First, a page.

I rather liked this one, as I'd never heard the source material before. While it did have problems with a lack of character growth and a rather sad ending, old myths are generally like that. This isn't really a bad thing, as it bucks the 'standard' story format these days, of the characters themselves changing and things ending up turning out well in the end.


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Reply #29 on: August 04, 2010, 06:57:43 PM
A nice retelling of a familiar story.

The ending was a bit different from original version - there was no "pow-wow" with fishes, and there were no that kind of curse.
And this was not the last time Väinämöinen and Joukahainen met...

Pronunciation wasn't too bad.  ;D
The main thing was the emphasis. In Finnish the emphasis is always on the first syllable, and JouKAhainen and VäinäMÖinen sounded a bit weird.

Out at sea a goodly distance,
Stood a rock of rainbow colors,
Glittering in silver sunlight.
Toward it springs the hapless maiden,
Thither swims the lovely Aino,
Up the standing-stone has clambered,
Wishing there to rest a moment,
Rest upon the rock of beauty;
When upon a sudden swaying
To and fro among the billows,
With a crash and roar of waters
Falls the stone of many colors,
Falls upon the very bottom
Of the deep and boundless blue-sea.
With the stone of rainbow colors,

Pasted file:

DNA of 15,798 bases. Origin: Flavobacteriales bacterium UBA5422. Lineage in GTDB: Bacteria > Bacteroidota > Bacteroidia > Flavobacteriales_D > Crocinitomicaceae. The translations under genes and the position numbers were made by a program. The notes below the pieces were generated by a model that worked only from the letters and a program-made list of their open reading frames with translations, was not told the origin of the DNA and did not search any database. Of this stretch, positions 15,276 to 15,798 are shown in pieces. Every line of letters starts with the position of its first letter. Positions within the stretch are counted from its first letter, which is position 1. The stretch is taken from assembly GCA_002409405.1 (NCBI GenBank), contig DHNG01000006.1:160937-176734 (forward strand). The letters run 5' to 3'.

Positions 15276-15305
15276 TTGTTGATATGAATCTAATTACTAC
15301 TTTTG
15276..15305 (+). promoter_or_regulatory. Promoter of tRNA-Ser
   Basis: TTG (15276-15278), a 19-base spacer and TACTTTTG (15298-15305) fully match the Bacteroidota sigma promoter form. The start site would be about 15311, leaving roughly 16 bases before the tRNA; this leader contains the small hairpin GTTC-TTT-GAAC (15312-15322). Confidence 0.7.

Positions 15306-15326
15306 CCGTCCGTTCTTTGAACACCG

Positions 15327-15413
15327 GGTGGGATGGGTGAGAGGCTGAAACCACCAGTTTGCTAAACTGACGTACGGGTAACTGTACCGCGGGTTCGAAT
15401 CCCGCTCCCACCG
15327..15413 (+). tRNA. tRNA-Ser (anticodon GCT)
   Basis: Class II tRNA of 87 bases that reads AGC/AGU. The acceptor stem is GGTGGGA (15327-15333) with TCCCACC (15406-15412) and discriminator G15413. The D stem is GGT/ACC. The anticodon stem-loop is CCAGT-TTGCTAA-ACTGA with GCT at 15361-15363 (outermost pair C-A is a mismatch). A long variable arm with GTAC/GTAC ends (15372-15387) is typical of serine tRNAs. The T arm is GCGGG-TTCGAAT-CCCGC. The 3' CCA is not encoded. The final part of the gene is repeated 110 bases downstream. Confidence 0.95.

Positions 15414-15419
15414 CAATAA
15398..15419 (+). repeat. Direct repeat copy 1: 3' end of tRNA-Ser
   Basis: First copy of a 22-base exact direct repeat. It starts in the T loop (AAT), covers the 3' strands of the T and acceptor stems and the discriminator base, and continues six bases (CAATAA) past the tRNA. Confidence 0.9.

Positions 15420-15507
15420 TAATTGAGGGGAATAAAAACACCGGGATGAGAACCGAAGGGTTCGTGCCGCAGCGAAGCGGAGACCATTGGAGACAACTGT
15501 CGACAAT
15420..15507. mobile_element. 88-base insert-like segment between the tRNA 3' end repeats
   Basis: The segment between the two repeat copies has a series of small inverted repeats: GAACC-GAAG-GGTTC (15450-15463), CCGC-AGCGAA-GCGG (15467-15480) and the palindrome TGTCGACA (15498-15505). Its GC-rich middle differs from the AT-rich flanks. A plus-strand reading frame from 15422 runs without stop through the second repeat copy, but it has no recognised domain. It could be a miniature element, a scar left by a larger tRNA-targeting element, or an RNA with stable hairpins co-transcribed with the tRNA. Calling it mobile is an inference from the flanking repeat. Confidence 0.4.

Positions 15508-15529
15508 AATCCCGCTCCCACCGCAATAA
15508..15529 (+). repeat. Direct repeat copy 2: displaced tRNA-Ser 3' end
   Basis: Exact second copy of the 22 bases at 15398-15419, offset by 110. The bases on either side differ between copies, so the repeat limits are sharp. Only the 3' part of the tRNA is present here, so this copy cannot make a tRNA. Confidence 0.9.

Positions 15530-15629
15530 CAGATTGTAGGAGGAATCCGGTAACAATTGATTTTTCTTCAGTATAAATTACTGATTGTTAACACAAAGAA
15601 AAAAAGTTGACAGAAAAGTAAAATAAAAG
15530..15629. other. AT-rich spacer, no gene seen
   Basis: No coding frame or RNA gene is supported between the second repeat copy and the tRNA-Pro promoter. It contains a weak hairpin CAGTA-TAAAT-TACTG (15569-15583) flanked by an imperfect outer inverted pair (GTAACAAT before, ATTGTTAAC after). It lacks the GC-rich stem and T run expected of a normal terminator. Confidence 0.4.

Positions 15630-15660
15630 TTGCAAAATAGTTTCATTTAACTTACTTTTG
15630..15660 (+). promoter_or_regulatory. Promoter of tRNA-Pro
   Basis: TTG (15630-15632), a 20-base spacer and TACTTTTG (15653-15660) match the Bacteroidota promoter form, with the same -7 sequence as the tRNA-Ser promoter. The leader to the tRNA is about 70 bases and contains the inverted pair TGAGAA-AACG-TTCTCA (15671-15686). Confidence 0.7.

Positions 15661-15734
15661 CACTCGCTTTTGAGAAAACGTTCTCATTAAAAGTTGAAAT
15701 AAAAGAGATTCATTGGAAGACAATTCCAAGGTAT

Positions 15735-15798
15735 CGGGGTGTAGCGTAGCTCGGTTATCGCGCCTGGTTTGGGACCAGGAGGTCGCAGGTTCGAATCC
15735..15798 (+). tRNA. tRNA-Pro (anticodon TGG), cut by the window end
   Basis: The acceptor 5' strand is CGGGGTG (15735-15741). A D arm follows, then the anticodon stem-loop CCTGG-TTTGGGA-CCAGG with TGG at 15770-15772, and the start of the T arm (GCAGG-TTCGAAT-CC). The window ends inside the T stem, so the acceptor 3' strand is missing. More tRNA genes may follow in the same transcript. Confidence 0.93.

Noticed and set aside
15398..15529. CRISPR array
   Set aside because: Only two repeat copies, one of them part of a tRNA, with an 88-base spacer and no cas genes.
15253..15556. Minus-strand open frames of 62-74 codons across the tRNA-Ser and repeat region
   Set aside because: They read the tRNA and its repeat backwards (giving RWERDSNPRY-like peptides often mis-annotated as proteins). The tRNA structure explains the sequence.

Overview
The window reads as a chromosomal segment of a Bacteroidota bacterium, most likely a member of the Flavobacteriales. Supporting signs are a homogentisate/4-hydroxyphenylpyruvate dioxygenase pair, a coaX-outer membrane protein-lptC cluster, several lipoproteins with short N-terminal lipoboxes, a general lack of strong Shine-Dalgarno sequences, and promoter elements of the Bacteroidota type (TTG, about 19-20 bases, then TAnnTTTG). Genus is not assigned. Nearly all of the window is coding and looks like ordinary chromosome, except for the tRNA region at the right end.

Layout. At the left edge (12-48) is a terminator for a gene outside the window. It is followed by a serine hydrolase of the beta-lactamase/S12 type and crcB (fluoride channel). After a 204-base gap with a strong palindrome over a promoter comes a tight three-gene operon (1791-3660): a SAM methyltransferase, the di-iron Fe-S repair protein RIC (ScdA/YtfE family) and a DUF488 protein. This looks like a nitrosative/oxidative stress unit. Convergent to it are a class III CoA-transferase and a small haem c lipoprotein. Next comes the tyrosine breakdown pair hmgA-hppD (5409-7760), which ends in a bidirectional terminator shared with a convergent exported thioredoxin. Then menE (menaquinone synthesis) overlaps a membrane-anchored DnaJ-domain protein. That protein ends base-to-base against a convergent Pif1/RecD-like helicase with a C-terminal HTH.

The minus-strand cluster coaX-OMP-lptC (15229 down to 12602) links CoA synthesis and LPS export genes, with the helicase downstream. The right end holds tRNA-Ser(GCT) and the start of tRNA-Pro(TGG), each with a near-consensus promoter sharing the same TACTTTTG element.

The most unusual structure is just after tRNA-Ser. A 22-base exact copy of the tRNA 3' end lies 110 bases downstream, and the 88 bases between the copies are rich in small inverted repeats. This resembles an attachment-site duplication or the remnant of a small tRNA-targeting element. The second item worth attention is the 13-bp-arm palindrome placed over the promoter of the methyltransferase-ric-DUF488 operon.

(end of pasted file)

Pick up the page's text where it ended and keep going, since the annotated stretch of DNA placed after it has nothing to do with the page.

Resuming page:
Falls the weeping maiden, Aino,
Clinging to its craggy edges,
Sinking far below the surface,
To the bottom of the blue-sea.
Thus the weeping maiden vanished.
Thus poor Aino sank and perished,
Singing as the stone descended,
Chanting thus as she departed:
Once to swim I sought the sea-side,
There to sport among the billows;
With the stone or many colors
Sank poor Aino to the bottom
Of the deep and boundless blue-sea,
Like a pretty son-bird. perished.
Never come a-fishing, father,
To the borders of these waters,
Never during all thy life-time,
As thou lovest daughter Aino.

« Last Edit: August 04, 2010, 07:00:37 PM by tpi »


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Reply #30 on: August 04, 2010, 09:36:34 PM
Thanks for the correction.  I did fall into a bit of a sing-song pattern on those names, didn't I?  Sorry about that; my very brief Finnish education was a very long time ago.


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Reply #31 on: September 30, 2010, 11:53:06 AM